The Perpetual Job Search | Ladders

Whether you are looking to climb inside your organization or find a new job, step carefully and always make progress.

The Perpetual Job Search

Whether you are looking to climb inside your organization or find a new job, step carefully and always make progress.

Imagine you are standing on the bottom rung of a ladder in a 20-foot-deep swimming pool. The ladder starts at the bottom of the pool, goes straight up all the way through an opening in the ceiling, and then extends 20 feet beyond that into the sky.

If you stay at the bottom rung, you will eventually drown. However, if you keep making progress one rung at a time, you will eventually get your head above water and breathe easily, and then you will eventually work your way into the wide-open sky.

Every Job Offers Rungs

In the course of every year you can climb a rung on your career ladder regardless of whether or not you leave your current position. The key is to proactively create the rungs and then climb them one at a time. There are two types of job searches : one inside your current organization and one outside your current organization.

Searching for a job inside your organization begins with a conversation with your boss. Set up a meeting with her and ask these two questions:

Question one: “What are the two most important outcomes that you want to improve in our organization over the next six to 10 months?”

Question two: “What are the most important things you feel need to be accomplished in order for us to really improve those two outcomes?”

Consider what your boss has to say, reflect on what you can do to help her achieve those desired outcomes, and set up another meeting with her to discuss your thoughts on how you can play a role in improving those results. Once the two of you agree on the role you will fulfill toward improving those outcomes, pour yourself into executing the details of that role as well as you can.

If at the end of six months or a year, you have clearly added relevant value toward the achievement of your boss’s most important objectives, you are in a position to gain greater responsibilities and compensation in your current role, take on a new position in your organization or look outside your organization for the next rung on the ladder. Avoiding career stagnation is a crucial step in generating perpetual job growth. Doing your activities at work really well does not always equate to perpetual job growth. The key is to be seen as a value adder, someone who increases the chances that your organization will achieve what it wants to achieve. One way to highlight the mechanism with which you will add value to your organization is to clarify with your boss the desired outcomes and the role you will take toward improving them.

Learn From Each Rung

Perpetual job growth is a function of being always prepared to add more value than you did with your last set of responsibilities. Consequently, taking time to learn from every career experience provides the energy and the insight you will need to move effectively to the next rung on the ladder.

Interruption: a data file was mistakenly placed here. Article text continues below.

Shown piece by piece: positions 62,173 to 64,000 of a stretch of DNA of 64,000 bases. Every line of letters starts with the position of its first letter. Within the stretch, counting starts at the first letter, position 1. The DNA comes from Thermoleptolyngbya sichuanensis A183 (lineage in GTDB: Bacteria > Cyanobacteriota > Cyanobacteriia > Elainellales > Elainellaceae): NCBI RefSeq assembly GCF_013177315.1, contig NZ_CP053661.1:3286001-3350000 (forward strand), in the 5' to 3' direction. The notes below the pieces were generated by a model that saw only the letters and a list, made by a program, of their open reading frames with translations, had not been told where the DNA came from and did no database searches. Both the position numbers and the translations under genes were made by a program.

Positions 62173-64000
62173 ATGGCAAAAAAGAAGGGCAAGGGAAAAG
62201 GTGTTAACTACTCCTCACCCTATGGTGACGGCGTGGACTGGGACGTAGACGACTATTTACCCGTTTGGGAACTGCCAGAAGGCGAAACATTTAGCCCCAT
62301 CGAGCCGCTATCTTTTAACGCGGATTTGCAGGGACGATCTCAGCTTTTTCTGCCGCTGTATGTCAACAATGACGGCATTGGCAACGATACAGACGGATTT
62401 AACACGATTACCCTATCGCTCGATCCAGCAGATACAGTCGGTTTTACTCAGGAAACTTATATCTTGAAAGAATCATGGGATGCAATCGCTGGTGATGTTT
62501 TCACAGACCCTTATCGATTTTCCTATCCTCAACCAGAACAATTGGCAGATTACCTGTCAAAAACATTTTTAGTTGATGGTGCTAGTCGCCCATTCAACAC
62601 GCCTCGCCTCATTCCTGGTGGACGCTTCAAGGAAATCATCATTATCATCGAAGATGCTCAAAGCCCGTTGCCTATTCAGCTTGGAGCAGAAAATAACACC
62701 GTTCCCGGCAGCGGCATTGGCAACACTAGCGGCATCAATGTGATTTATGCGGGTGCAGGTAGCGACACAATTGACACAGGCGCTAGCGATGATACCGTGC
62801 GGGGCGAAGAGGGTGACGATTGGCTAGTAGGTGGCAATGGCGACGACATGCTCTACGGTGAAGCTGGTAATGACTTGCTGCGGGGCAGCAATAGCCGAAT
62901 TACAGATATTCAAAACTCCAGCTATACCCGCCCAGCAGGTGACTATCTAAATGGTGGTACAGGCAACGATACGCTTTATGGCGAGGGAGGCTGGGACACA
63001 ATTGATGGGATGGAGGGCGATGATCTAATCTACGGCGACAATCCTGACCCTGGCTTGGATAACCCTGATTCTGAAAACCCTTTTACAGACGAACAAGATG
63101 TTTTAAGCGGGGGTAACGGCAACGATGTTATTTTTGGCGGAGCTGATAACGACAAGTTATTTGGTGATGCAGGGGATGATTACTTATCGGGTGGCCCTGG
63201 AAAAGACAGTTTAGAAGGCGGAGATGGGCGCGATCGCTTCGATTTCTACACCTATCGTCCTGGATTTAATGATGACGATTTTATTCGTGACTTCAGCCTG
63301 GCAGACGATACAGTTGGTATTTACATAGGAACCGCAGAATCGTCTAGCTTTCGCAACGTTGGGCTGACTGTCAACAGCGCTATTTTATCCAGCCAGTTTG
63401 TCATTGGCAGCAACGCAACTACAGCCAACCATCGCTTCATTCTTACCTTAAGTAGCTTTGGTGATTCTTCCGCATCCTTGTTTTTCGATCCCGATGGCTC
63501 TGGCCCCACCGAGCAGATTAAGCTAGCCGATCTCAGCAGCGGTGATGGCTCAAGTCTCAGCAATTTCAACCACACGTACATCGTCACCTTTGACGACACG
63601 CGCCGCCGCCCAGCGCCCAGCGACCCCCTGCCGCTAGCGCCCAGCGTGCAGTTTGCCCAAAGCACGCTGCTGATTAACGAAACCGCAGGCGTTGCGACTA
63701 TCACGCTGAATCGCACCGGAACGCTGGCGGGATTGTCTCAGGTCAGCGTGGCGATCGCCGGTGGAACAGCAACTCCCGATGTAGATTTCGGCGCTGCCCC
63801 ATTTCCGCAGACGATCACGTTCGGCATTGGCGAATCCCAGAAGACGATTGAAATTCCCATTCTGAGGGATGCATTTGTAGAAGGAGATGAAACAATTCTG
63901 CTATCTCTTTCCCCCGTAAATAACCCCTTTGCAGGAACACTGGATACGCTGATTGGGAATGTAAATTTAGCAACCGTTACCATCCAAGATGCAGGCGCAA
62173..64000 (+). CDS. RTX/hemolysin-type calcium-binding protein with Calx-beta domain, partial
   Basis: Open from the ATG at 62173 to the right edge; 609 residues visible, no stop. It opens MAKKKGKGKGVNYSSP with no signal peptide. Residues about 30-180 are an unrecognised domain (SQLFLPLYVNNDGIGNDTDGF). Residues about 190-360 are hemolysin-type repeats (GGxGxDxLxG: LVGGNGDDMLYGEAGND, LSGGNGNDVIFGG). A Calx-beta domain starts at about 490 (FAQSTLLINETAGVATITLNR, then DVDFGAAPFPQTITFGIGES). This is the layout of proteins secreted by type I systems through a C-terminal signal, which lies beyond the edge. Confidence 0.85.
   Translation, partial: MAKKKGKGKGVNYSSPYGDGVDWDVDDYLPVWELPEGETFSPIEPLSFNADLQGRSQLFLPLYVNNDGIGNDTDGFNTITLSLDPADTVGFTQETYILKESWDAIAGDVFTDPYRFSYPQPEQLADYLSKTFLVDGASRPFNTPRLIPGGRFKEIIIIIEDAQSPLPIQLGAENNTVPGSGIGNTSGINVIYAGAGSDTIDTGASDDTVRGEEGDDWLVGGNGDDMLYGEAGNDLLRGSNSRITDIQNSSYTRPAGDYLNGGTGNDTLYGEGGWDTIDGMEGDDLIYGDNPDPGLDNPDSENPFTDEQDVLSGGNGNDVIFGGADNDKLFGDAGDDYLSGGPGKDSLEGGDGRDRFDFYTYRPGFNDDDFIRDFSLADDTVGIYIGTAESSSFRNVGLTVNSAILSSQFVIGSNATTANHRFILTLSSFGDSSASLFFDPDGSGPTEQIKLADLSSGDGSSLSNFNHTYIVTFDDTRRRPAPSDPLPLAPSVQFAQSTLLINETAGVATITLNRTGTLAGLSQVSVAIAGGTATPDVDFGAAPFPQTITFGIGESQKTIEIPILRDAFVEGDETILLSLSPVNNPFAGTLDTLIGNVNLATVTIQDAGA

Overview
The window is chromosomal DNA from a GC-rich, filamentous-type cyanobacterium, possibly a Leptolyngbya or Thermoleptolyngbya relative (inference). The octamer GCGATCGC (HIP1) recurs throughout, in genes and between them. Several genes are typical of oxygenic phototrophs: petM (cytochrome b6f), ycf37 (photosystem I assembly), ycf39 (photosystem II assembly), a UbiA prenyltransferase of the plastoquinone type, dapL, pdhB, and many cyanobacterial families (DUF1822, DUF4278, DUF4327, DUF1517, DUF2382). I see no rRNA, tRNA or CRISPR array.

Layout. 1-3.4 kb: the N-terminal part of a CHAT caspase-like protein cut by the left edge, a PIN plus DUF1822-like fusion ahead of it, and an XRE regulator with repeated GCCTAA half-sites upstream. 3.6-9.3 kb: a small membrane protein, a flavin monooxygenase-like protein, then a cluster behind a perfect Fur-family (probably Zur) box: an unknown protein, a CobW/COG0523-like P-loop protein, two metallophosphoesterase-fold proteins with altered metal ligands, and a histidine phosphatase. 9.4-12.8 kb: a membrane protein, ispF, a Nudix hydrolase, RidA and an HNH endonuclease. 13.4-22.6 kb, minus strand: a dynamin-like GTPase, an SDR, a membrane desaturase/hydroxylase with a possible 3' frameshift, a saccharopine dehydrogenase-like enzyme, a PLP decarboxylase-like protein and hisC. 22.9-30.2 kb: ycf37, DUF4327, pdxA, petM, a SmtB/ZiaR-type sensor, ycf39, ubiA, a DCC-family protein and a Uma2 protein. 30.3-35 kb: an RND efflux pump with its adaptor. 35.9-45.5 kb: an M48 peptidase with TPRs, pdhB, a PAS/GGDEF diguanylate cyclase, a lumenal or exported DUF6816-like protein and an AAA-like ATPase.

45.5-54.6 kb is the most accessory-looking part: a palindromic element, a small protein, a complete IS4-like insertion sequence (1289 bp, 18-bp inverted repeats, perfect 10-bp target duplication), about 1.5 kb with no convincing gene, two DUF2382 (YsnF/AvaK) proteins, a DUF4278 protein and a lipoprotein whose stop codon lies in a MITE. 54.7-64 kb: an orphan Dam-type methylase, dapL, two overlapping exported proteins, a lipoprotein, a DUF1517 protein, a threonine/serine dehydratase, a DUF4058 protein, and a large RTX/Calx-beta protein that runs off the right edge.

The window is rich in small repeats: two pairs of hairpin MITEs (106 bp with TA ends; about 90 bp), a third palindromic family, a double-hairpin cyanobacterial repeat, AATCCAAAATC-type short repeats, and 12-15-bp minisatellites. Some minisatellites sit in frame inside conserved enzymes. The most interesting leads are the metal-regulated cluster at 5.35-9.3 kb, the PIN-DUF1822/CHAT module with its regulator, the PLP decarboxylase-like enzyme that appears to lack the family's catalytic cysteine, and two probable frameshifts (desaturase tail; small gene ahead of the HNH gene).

Once a month answer these questions:

  1. What was my objective for the past month?
  2. What did I actually achieve relevant to that objective?
  3. What did I do to try to achieve the objective?
  4. What did I do that worked well and why did it work well?
  5. What did I do that did not work well and why did it not work well?
  6. What lessons did I learn or relearn in the past month?
  7. What will I do the same and what will I do differently going forward to improve my performance and my results?

If you will take roughly 15 minutes each month to answer those seven questions, you will dramatically improve your capacity to add value in ways that will generate sustainable improvement in results. In this manner, each rung on your career ladder will provide you with numerous insights that you will be able to use to legitimately deserve an opportunity at the next rung either inside or outside of your current organization.

Be Open to Every Possibility

Climbing a ladder straight upward from the bottom of the pool is pretty straightforward — you go straight up. Climbing a career ladder is not as intuitively obvious. You don’t always just take the next job right in front of you.

Here are two questions to keep in mind:

Question one: What is the sky that I want to be working in five years from now? What type of work do I want to be doing, what type of organization do I want to be working in and what type of compensation do I want to be receiving?

Question two: What is the next best job I should do in order to make progress toward my desired career outcome in five years?

Then work to gain that type of job either in your current organization or outside your organization.

By answering these two questions you will make the process of climbing your career ladder a carefully chosen climb versus one where you take every step that other people tell you to take. Not only do you have to climb one rung at a time, but you also have to carefully select the rungs you step on.

Dan Coughlin

Dan Coughlin

Dan is a business keynote speaker and seminar leader on leadership, innovation, and branding. He is also an executive coach and author of four books on generating sustainable, profitable growth. His books include “Accelerate”, “Corporate Catalysts”, “The Management 500”, and “Find a Way to Win”. His clients include McDonald’s, GE, Toyota, Prudential, Coca-Cola, Marriott, Boeing, Abbott, SUBWAY, Kiewit, and the St. Louis Cardinals.

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